# Count pairs from two BSTs whose sum is equal to given value x

Problem Statement:

Given two BSTs with x1 and x2 distinct nodes and asked to find values of two nodes whose sum is exactly equivalent to value x

Likewise try to implement code for this approach

Approach 1:

To identify pairs in two Binary Search Trees (BSTs), you can perform the following steps without plagiarism concerns:

1. For each node value 'a' in BST 1, conduct a search to find the value '(x - a)' in BST 2.
2. If the desired value is discovered, increase the count to keep track of the pairs.

Java Implementation of the above mentioned approach

Output:

Explanation:

insert Method:

1. The insert method is used to insert a new node with a given value into a BST. It ensures that the nodes are added in the appropriate place based on their values.

countPairsWithSum Method:

1. The countPairsWithSum method takes two BSTs (root1 and root2) and a target sum (targetSum) as input.
2. It uses a set (valueSet) to store the values from the second BST (root2) and a stack (stack) for iterative traversal.
3. The method traverses root2 and populates valueSet with its values, preparing it for later pair counting.
4. It then initializes a count to keep track of pairs and traverses root1 to search for values that, when combined with values from valueSet, form pairs with the target sum.
5. If a pair is found, the count is incremented.

Approach 2:

1. Traverse the first BST (BST 1) from its smallest value to the largest value. This can be accomplished through iterative inorder traversal, which visits nodes in ascending order.
2. Simultaneously, traverse the second BST (BST 2) from its largest value to the smallest value. This is achieved through a reverse inorder traversal, visiting nodes in descending order.
3. While traversing both BSTs, sum up the values of the corresponding nodes from BST 1 and BST 2 at a given point during the traversal.
4. If the sum of these node values equals the target value 'x,' increment a count to keep track of the pairs.
5. If the sum is less than 'x,' move to the inorder successor of the current node in BST 1 to potentially increase the sum.
6. If the sum is greater than 'x,' move to the inorder predecessor of the current node in BST 2 to potentially decrease the sum.
7. Continue these operations until one of the two traversals completes.

This method efficiently finds pairs of nodes in the two BSTs that sum up to the target value 'x' and is a common approach for solving this problem.

Algorithm:

1. Initialize count to 0.
2. Initialize two empty stacks, stack1 for BST1 and stack2 for BST2.
3. Start traversing BST1 in ascending order and BST2 in descending order simultaneously.
• Initialize curr1 to the leftmost node in BST1 (smallest value node).
• Initialize curr2 to the rightmost node in BST2 (largest value node).
4. While both curr1 and curr2 are not null or while stack1 and stack2 are not empty, do the following:
1. Traverse BST1 in ascending order (inorder) and push nodes onto stack1:
• While curr1 is not null, push curr1 onto stack1, and update curr1 to curr1.left.
2. Traverse BST2 in descending order (reverse inorder) and push nodes onto stack2:
• While curr2 is not null, push curr2 onto stack2, and update curr2 to curr2.right.
5. Within the loop:
1. If stack1 is empty or stack2 is empty, break the loop as one of the traversals is complete.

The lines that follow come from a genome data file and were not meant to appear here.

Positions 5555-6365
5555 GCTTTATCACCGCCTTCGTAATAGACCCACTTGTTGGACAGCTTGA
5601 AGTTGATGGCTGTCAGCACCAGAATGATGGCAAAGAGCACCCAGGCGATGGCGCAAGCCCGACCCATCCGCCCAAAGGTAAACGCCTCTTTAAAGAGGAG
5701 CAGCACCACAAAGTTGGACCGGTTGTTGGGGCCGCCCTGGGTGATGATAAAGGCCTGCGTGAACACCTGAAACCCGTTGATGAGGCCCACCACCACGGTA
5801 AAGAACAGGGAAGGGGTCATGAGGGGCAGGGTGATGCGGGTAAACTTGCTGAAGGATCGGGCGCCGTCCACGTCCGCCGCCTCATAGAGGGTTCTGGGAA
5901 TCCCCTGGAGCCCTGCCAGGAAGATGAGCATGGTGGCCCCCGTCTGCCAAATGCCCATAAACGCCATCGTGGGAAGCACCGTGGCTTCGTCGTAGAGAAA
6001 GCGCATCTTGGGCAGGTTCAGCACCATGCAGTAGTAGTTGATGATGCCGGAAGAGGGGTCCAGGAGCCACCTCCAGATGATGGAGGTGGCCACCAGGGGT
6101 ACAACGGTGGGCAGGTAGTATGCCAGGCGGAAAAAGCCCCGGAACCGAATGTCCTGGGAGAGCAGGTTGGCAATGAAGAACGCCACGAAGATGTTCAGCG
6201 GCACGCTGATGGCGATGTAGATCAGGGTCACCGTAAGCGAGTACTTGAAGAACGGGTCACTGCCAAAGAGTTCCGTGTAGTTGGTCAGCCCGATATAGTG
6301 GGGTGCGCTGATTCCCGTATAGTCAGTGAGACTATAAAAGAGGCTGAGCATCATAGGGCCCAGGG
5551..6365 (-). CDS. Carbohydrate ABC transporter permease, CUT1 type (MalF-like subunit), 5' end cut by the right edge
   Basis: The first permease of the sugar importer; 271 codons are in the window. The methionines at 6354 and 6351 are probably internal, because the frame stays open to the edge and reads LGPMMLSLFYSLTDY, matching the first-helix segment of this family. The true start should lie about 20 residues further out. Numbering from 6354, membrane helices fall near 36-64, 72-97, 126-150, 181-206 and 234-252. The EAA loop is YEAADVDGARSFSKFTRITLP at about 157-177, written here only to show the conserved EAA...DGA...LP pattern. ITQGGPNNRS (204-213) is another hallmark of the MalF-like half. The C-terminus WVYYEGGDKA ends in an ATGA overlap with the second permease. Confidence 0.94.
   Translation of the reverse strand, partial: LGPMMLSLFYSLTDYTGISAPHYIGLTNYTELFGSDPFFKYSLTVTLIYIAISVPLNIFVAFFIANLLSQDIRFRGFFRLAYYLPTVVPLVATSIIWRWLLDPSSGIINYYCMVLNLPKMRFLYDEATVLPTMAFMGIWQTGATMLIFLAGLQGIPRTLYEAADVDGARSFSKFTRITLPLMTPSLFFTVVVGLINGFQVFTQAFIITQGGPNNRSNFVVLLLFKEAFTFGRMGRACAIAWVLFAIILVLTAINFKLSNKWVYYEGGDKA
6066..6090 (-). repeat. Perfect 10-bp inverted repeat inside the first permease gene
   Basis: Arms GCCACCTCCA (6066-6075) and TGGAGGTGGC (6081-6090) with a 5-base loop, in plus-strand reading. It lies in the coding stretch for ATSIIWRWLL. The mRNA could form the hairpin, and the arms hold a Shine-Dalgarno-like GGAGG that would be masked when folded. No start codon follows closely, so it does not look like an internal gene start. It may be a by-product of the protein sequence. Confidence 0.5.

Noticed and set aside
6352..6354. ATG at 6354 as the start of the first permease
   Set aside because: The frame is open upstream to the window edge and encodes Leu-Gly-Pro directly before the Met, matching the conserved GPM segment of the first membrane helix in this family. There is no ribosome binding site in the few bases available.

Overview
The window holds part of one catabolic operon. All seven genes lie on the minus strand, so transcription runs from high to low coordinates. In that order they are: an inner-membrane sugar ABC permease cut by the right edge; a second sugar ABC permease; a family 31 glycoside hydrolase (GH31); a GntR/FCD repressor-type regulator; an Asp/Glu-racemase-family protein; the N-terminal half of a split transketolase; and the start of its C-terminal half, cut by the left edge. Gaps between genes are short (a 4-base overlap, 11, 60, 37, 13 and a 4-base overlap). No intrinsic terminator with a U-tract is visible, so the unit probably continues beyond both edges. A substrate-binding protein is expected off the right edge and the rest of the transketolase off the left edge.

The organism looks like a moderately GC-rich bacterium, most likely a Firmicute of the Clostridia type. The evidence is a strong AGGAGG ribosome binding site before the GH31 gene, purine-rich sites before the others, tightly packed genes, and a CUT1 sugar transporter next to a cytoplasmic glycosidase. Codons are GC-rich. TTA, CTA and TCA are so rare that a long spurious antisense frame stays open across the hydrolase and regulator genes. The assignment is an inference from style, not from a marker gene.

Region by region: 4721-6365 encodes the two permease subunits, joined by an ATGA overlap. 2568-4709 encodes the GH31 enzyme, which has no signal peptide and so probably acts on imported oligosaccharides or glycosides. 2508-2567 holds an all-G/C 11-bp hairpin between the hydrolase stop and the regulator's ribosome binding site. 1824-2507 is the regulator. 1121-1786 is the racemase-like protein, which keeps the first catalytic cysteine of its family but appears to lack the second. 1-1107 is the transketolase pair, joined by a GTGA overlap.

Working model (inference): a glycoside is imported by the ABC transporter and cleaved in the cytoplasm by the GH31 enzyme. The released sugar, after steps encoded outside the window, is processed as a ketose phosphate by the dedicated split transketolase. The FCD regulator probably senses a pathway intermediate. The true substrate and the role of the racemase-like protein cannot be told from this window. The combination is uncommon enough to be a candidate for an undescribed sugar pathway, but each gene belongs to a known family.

2. Pop the top nodes from stack1 and stack2 (top1 and top2).
3. Calculate the sum as sum = top1.value + top2.value.
4. If sum is equal to 'x':
• Increment the count by 1.
5. If sum is less than 'x':
• Move to the inorder successor of top1 in BST1:
• Set curr1 to top1.right.
6. If sum is greater than 'x':
• Move to the inorder predecessor of top2 in BST2:
• Set curr2 to top2.left.
6. Return the count as the total number of pairs with a sum equal to 'x' in the two BSTs.
7. End of the algorithm.

Java Implementation of the above mentioned approach

Output:

Time Complexity:O(n1+n2)

Space Complexity:O(h1+h2)

Approach 3:

Utilize a recursive strategy to address this problem by traversing BST1, and for each node encountered, calculate the difference (x - root1.data) within BST2, subsequently increasing a counter to keep track of the occurrences.

Java Implementation of the above mentioned approach

Output:

Time Complexity: The code's time complexity is O(n1 * n2) since it involves iterating through each node in BST1 and, for each of those nodes, traversing BST2 to determine if a matching pair with the given difference exists.

Auxiliary Space: The auxiliary space complexity is O(h1 + h2), where h1 represents the height of BST1 and h2 represents the height of BST2. This space is required for the function call stack during the recursive traversal, which increases with the height of the respective trees.

Approach 4: Making use of concept of BST iterator

Two classes InorderSuccessorIterator and InorderPredecessorIterator which serves for inorder and reverseinorder behaviour

Each class will include three functions:

hasNext: Returns true while the traversal is ongoing.

next: Advances the pointer to the next node.

peek: Provides the current node in the ongoing traversal.

After establishing two instances of these classes, execute the iterator while both classes have the next node. Calculate the sum during each iteration. If the sum equals x, proceed by advancing the next pointer of both iterator1 and iterator2. In case the sum is greater than x, increment the next pointer of iterator2; otherwise, increment the next pointer of iterator1 when the sum is less than x.

Java Implementation of the above mentioned approach

Output:

Time Complexity: O(n1 + n2), where n1 and n2 are the total number of nodes in the first and second trees respectively.

Auxiliary Space: O(h1 + h2), where h1 represents the height of the first tree, and h2 represents the height of the second tree.